PTSD affects many individuals who have experienced domestic abuse/violence. But what is it? How do you know if you have it?

“PTSD is categorized by distress that lasts more than a month and relates directly to a triggering event. During and after that one-month period, the individual may suffer from any number of disturbing thoughts and feelings that consequently trigger undesirable physical and/or mental reactions…”*

It is worth noting here that not all domestic abuse survivors are affected by PTSD. One can be “triggered” (i.e. have a sad, fearful, negative, panicked or inappropriate response to a situation) due to past memories without it being classified as PTSD. Many survivors have Generalized Anxiety Disorder, which can mimic PTSD, and also be severe in its presentation.

With PTSD, there are some unique symptoms including:

  • You or a loved one may not want to talk about, think about or feel anything related to the trauma.
  • You may avoid places, activities and people that remind you of the trauma.
  • You may be unable to recall specifics about the event or events.
  • You may lose interest in things you once cared about.
  • You may feel detached from others.
  • Your emotions may feel or seem blunted.
  • You may have trouble imagining a normal future, life or lifespan.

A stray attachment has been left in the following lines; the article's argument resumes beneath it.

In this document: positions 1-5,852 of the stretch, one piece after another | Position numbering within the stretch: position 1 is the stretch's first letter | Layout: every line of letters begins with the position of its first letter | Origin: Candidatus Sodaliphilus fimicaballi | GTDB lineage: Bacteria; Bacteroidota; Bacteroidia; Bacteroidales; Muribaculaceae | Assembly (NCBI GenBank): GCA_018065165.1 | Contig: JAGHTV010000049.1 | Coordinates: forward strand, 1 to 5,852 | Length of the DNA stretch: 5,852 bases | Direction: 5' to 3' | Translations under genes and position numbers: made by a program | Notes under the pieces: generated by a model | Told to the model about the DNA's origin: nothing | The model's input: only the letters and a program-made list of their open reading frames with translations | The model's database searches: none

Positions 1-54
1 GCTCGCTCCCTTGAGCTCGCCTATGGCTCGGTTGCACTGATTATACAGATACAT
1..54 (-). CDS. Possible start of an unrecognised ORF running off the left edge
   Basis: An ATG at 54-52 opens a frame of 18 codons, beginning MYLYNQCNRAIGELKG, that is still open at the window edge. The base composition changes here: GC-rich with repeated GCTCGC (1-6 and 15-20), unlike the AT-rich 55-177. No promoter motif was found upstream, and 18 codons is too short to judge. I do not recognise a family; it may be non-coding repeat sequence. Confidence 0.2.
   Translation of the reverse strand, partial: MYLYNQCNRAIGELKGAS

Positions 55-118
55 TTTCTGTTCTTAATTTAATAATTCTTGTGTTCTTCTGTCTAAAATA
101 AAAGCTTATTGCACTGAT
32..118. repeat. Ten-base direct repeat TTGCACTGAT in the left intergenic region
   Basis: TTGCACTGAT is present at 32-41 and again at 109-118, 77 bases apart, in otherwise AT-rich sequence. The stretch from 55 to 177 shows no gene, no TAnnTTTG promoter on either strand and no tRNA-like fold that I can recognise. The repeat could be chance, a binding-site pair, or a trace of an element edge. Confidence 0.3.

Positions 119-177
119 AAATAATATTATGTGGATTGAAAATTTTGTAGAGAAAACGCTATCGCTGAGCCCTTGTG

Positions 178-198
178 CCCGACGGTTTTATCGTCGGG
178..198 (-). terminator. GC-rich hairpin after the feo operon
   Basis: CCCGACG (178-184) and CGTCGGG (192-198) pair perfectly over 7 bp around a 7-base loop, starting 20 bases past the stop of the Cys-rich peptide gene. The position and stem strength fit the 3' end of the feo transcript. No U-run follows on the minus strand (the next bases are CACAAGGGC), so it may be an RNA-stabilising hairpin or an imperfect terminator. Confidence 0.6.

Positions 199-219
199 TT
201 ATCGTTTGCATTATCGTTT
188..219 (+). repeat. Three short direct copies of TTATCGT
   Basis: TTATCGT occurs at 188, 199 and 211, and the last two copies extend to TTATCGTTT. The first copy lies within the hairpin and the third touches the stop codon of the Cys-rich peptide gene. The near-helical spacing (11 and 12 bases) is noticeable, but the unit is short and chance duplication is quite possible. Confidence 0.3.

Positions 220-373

“Over time, untreated PTSD almost always impacts an individual’s quality of life directly, with those suffering from the condition often experiencing disrupted social lives and far higher-than-average risk for suicidal behavior.”*

If you are a survivor or are experiencing domestic violence, we encourage you to see a professional counselor who has experience in treating PTSD and GAD. There is hope. We know many who have healed from the abuse that they have suffered and have gone on to live healthy, happy and productive lives. For women who have suffered, we recommend Her Journey classes, which have been lifesaving for many. If there is not a physical group in your area, we still have options for you from afar. Call us at 503-846-9284 or 866-262-9284 for more information.

*From the article “PTSD Epidemic“.